EC - European Commission

Based in Brussels, the European Commission is the executive body of the European Union, responsible for proposing legislation, implementing decisions, upholding the EU treaties and the general day-to-day running of the EU.

The Service

DG Interpretation (also known as “DG SCIC” informally) is the European Commission's interpreting and conference organisation service, providing interpreting not just for the Commission itself but also for the Council of the European Union, the European Council, the European Economic and Social Committee, the Committee of the Regions and other EU bodies and agencies. The service provides interpretation for the 23 official languages of the EU and for non-EU languages as well, if necessary. On any given day, some 500 interpreters – both staff and freelance – will be working in some 60 meetings, in Brussels, all over Europe or indeed worldwide.


DG Interpretation employs over 500 permanent staff interpreters, organized in 23 interpretation units (one per language). The service also employs staff interpreters on temporary contracts for periods of two to six years, in order to respond to particular needs. In addition, 300 - 400 freelance interpreters are hired on a typical day. Whilst staff and temporary agents provide interpretation only into the official languages of the EU, freelance interpreters from other booths (e.g. Russian, Arabic or Chinese) are recruited as necessary. On average, around half of DG Interpretation's 100.000 interpreter days a year are provided by freelance interpreters.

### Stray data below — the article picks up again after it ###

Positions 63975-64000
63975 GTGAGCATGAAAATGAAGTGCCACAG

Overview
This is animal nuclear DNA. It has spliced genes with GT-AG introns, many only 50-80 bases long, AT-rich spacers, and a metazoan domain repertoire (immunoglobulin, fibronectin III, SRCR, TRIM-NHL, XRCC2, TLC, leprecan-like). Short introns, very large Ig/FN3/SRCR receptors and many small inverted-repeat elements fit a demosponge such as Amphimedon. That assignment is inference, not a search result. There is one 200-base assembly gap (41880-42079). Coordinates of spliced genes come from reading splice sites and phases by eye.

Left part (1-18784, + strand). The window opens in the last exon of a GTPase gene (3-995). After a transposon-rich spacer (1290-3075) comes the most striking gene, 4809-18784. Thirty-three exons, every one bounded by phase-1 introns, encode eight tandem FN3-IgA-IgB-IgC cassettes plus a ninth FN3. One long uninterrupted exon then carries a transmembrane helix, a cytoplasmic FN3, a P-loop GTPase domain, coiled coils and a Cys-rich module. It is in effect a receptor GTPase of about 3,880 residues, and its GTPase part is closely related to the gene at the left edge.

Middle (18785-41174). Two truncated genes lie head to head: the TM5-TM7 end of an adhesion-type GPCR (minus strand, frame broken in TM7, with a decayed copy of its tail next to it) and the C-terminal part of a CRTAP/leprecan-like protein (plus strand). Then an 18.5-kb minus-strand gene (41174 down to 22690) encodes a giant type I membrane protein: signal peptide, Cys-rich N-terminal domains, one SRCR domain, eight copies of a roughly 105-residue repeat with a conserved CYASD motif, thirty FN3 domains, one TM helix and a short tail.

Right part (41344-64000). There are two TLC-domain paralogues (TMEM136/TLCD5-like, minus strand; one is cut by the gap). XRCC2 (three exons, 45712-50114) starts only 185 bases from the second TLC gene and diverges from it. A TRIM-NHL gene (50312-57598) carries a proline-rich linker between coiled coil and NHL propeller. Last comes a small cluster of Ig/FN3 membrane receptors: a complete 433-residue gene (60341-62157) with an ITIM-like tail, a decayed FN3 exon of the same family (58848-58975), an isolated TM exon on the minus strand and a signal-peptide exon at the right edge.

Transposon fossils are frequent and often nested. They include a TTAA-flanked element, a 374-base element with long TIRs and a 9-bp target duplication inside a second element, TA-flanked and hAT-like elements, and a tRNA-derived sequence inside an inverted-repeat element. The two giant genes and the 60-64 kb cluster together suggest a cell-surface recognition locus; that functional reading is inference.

Nature of the work

The work is extremely varied in nature, from highly technical working parties involving national experts to high-level political negotiations involving heads of state and government, ministers and diplomats. The subjects covered are equally diverse and follow closely the political and legislative priorities of the EU such as external relations, defense, finance, industry, justice and home affairs, agriculture and fisheries.


Permanent staff interpreters are recruited via open or internal competitions; for competition laureates the contract becomes permanent after a 9-month probationary period. Freelance interpreters have to pass an inter-institutional accreditation test, after which they can be recruited from the joint list used by DG Interpretation and the interpreting services of the European Parliament and the European Court of Justice. There are some 3.300 freelancers on the list.


The grade at which staff interpreters are recruited depends on the competition they take. All staff and temporary agents benefit from the European Commission pension and sickness insurance schemes. European Commission staff are entitled to other benefits such as child/dependent family member allowance, head of household allowance, help with school fees/places at the European Schools or an annual return trip to place of origin. Specific pension and sickness insurance provisions are in place for ACIs.


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Recommended citation format:
Staff Interpreters. "EC - European Commission". June 8, 2012. Accessed November 12, 2019. <>.

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